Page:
By Joe Olenick<br><a href="mailto:email@example.com">E-mail Joe</a>
January usually means three things: A new year, the holidays are over and the tax season is beginning.
Taxpayers all over the country are getting their personal and tax information together for the income tax filing season. As in most years, income taxes are due by April 15; and while there are hundreds of changes in the U.S. tax code, there are only a handful the everyday person should be aware of. But most go unnoticed, even though it could mean more money for the taxpayer.
To get started, get information together, including W-2 forms employees will receive at the end of the month, says Kathy Warblow of Jackson Hewitt in Tonawanda. Other forms include a 1099 for retirements and a 1099B for stock sales. Also, tax preparers recommend bringing last year’s return.
“They should be taking a look at their own situation,” Warblow said. “Gathering everything up. We can guide them to what they need.”
Valarie Kruse of AAA Tax Service in the Town of Lockport said that while W-2 forms usually are mailed out by the end of the month, some employers have them available online. But all W-2 forms must be mailed out by Feb. 1.
“Then you need to look at any deductions you want to take,” Kruse said.
One of the most important changes is the first time homebuyer credit, which was extended to June. According to H&R; Block, first homebuyers can receive a tax credit of up to $8,000, and repeat homebuyers may be able to receive a credit of up to $6,000. Repeat homebuyers must have lived in their current home for five of the past eight years.
“The big catch is you can’t buy a house from a relative,” Kruse said. “And you must have entered into a contract by April 30 and will close by June 30.”
Another important change involves the purchase of a new vehicle. Warblow said people can deduct the sales tax paid, up to $49,500. It’s helpful if a person is taking the standard deduction on the tax return, where the sales tax can be added to it.
“It’s for a brand new vehicle bought after Feb. 16, 2009, and before Dec. 31, 2009,” Warblow said.
With so many jobs being lost during the recession, unemployment benefits have seen a change made for the tax season. The first $2,400 in unemployment benefits that an individual received in 2009 is tax free. Also, if the taxpayer is unemployed, keeping track of job-search expenses, such as job-placement services or mileage, can help reduce tax liability, according to H&R; Block.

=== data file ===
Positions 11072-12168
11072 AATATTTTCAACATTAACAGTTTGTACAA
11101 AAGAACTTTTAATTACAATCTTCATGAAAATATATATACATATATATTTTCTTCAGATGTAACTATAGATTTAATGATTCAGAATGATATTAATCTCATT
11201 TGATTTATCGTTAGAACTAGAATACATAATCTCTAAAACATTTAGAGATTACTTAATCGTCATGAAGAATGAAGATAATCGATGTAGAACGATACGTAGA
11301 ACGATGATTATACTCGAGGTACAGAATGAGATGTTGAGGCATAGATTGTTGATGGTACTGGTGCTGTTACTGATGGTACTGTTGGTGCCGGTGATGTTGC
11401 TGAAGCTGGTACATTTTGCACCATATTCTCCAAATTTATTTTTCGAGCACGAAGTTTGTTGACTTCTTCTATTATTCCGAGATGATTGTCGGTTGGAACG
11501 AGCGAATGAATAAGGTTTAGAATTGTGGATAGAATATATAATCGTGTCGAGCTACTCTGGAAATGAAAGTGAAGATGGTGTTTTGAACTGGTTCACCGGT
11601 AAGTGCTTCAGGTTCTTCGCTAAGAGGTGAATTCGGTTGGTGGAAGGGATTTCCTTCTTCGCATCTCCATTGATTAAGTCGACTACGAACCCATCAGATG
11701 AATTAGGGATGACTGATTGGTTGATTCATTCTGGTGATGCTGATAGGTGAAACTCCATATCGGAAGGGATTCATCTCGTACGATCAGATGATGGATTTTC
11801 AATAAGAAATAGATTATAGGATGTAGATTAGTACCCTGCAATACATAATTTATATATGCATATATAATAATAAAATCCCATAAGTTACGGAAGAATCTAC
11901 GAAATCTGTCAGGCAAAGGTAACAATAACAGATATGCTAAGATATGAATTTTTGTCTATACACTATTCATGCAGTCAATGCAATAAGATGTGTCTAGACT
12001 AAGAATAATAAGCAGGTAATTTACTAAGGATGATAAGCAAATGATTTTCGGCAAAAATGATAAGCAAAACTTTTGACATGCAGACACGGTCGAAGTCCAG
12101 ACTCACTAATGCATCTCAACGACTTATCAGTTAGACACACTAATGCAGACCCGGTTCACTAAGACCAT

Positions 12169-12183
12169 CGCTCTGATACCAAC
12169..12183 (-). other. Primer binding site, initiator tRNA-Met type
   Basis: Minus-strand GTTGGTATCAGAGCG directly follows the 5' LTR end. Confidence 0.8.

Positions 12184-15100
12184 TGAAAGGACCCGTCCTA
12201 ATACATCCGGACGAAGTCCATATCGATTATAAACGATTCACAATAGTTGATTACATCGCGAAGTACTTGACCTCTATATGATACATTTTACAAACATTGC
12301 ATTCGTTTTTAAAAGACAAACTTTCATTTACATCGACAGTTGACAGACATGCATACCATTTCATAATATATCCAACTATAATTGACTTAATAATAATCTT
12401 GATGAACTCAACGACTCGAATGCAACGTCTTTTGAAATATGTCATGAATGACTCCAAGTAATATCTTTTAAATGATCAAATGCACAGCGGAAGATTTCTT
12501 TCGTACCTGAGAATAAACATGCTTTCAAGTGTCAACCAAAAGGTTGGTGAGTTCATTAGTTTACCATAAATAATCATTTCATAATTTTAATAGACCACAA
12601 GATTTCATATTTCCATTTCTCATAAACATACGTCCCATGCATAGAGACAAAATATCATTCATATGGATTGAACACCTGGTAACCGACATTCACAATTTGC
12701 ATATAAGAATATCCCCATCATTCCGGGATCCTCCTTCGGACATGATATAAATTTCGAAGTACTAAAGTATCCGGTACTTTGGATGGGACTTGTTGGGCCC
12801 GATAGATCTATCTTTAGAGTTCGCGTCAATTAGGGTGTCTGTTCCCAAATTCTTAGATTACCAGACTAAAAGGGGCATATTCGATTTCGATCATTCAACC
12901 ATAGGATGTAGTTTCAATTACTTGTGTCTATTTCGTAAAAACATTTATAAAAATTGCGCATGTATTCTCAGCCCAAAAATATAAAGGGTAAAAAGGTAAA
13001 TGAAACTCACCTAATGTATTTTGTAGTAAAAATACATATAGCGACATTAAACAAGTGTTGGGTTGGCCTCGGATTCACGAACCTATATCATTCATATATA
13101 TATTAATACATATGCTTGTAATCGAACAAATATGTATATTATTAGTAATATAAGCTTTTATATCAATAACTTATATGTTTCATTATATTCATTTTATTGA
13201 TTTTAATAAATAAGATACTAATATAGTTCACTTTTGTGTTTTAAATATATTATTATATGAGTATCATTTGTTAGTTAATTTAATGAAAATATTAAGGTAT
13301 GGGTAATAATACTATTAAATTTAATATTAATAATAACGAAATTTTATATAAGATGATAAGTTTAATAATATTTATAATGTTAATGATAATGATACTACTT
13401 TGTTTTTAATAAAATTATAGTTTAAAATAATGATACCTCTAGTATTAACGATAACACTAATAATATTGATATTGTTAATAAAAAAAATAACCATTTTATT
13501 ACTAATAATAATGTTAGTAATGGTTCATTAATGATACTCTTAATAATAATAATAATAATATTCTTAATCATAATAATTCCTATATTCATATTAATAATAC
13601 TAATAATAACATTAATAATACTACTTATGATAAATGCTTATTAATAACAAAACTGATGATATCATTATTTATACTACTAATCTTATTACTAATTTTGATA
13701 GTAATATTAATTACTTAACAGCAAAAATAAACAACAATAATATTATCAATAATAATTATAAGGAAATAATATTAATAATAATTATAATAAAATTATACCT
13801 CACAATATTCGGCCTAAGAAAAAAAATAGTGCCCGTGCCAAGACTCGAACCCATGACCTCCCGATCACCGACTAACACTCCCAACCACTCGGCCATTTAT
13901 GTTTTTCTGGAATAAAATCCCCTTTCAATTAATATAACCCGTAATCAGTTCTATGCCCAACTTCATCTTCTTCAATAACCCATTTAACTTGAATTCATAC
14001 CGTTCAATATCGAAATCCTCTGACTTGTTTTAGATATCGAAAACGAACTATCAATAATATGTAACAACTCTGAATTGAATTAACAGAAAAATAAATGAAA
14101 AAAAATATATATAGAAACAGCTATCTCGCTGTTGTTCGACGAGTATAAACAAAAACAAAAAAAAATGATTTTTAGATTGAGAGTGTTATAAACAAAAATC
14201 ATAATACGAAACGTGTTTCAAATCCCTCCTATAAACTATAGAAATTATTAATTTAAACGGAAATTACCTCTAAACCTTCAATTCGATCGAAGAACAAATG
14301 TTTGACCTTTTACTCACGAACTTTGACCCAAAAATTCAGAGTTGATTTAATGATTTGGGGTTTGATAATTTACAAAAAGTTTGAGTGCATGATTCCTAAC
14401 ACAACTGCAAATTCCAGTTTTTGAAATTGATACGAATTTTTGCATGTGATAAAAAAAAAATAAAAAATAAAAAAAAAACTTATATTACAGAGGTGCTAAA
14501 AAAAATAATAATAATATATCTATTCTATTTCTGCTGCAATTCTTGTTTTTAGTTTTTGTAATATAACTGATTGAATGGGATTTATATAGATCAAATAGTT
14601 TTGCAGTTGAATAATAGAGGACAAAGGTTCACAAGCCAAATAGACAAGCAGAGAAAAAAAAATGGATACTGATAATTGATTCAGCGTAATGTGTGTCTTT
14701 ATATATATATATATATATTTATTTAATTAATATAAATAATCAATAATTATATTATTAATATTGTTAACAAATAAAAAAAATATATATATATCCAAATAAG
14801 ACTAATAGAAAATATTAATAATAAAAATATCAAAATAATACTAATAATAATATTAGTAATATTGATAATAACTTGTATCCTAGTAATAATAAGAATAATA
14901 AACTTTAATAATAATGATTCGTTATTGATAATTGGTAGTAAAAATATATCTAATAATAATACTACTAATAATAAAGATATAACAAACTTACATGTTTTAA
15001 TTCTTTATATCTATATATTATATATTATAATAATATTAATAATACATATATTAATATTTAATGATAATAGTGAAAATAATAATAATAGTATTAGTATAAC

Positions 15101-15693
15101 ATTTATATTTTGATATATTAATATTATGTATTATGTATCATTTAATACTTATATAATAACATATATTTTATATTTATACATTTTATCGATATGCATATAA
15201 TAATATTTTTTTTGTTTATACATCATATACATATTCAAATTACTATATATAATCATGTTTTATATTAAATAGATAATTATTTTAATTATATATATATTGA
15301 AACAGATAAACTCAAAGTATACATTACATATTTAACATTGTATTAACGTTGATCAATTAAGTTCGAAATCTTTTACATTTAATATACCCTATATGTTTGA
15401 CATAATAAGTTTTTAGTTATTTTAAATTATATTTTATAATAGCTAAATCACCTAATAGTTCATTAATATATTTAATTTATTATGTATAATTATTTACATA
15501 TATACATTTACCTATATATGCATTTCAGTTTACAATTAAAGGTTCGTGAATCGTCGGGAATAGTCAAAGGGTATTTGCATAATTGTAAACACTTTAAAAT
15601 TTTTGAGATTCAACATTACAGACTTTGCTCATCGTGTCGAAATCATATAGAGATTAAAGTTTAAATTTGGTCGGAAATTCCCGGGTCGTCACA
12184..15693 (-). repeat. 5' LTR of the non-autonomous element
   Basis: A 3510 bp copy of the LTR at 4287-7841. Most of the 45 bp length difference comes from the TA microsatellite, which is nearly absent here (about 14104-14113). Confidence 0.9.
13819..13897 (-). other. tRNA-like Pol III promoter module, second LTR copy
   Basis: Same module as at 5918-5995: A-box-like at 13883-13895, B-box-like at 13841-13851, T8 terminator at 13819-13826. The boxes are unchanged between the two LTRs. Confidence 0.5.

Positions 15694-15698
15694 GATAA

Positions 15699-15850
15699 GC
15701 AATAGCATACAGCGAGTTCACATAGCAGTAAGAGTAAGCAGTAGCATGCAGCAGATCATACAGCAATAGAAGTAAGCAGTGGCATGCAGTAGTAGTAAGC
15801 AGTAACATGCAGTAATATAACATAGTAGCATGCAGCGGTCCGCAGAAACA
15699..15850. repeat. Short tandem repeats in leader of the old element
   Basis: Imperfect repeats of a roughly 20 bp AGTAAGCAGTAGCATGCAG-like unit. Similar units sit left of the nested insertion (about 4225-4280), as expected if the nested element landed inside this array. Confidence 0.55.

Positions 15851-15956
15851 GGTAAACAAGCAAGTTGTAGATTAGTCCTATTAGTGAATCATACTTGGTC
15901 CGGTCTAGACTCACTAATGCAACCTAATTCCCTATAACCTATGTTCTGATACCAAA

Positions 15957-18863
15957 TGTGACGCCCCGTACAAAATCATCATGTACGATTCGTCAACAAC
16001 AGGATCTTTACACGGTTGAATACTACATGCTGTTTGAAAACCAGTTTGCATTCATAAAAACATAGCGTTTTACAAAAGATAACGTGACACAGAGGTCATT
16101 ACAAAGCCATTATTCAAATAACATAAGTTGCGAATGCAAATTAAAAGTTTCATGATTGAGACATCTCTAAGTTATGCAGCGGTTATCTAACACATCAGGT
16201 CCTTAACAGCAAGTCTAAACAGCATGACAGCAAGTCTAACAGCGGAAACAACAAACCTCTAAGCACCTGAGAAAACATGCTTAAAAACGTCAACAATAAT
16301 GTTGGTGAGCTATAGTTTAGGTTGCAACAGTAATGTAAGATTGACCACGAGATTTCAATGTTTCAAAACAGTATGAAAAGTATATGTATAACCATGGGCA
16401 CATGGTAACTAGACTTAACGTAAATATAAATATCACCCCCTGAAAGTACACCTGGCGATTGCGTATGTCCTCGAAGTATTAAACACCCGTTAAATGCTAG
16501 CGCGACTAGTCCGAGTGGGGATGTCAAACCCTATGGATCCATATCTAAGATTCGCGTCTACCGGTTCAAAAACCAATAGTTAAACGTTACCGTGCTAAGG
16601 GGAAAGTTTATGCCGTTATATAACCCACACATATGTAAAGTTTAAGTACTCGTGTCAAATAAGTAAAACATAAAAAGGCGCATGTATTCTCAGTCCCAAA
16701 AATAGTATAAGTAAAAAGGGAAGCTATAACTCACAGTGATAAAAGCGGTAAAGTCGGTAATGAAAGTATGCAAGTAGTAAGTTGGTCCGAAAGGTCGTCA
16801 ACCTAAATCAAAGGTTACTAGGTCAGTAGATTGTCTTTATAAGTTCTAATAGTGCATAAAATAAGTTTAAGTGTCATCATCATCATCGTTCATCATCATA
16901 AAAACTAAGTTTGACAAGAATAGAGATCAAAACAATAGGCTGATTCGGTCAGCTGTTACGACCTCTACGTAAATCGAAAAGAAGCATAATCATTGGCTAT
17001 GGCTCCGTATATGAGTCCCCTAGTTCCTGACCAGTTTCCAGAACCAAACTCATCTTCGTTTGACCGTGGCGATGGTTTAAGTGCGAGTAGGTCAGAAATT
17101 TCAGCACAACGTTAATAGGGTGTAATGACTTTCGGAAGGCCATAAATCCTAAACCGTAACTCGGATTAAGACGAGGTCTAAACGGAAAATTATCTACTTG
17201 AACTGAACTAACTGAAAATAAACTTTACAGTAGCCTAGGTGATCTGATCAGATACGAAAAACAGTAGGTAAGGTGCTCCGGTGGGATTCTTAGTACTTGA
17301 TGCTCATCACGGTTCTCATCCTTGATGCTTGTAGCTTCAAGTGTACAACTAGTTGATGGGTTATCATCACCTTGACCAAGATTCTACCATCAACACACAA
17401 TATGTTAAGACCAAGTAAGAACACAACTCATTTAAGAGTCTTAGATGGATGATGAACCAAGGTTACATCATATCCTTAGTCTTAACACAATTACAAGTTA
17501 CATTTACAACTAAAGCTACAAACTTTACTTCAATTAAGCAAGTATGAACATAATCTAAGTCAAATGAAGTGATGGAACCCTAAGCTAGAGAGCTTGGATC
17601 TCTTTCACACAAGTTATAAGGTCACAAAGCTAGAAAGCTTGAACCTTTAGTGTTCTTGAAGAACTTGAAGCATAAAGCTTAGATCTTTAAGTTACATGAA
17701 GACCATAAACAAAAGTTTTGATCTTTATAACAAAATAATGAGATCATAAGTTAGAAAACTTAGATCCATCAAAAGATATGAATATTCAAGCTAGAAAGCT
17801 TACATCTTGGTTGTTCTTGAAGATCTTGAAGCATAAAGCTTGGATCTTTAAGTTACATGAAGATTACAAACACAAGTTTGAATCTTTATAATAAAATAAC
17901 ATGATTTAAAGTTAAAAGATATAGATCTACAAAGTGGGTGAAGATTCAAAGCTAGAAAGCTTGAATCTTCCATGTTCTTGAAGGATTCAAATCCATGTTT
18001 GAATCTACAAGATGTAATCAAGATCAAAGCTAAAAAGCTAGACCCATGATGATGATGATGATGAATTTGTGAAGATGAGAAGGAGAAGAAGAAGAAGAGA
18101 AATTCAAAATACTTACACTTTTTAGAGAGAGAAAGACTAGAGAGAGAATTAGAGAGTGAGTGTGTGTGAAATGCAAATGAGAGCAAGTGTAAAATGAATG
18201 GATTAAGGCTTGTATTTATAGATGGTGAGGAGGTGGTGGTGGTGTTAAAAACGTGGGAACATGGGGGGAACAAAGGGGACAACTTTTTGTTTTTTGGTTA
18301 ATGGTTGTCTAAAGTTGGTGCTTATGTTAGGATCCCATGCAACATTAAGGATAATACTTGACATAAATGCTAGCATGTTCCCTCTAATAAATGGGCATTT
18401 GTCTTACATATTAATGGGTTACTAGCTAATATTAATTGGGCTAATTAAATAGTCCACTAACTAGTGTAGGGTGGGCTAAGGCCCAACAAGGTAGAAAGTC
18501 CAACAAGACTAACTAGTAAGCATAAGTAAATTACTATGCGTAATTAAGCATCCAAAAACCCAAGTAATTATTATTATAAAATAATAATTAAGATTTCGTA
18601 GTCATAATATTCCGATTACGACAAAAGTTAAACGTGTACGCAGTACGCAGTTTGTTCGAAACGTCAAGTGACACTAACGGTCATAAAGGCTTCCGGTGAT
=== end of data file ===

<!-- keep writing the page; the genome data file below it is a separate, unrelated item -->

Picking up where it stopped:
“And there’s going to be a lot of unemployment this year,” Kruse said.
Taxpayers can also claim some college expenses this year. Warblow said the American Opportunity Credit now applies to all four years of college, as do some other expenses. Up to $2,500 may be claimed and up to $1,000 of the credit is refundable.
“It’s for the qualified expenses such as tuition, course materials and some computer software if it’s for education,” Warblow said.
There’s also been some change with tax credits involving children, such as the Earned Income Credit. The credit was expanded to include families with three or more children. The Child Tax Credit was expanded to allow families to begin qualifying with every dollar earned over $3,000.
Another change involves charitable deductions. The IRS wants to see proof of money actually going to a charity.
“They really started cracking down on this, they want to see records,” Kruse said. “They want to see receipts, a canceled check or a statement.”
The Internal Revenue Service is encouraging taxpayers to file early and electronically. People who use “E-file” can receive their refund faster, check for accuracy and receive a quick confirmation that their return has been filed and received by the IRS within 48 hours. About 67 percent of taxpayers, or 95 million returns, were filed electronically in 2009, the IRS said.
Contact reporter Joe Olenickat 439-9222, ext. 6241.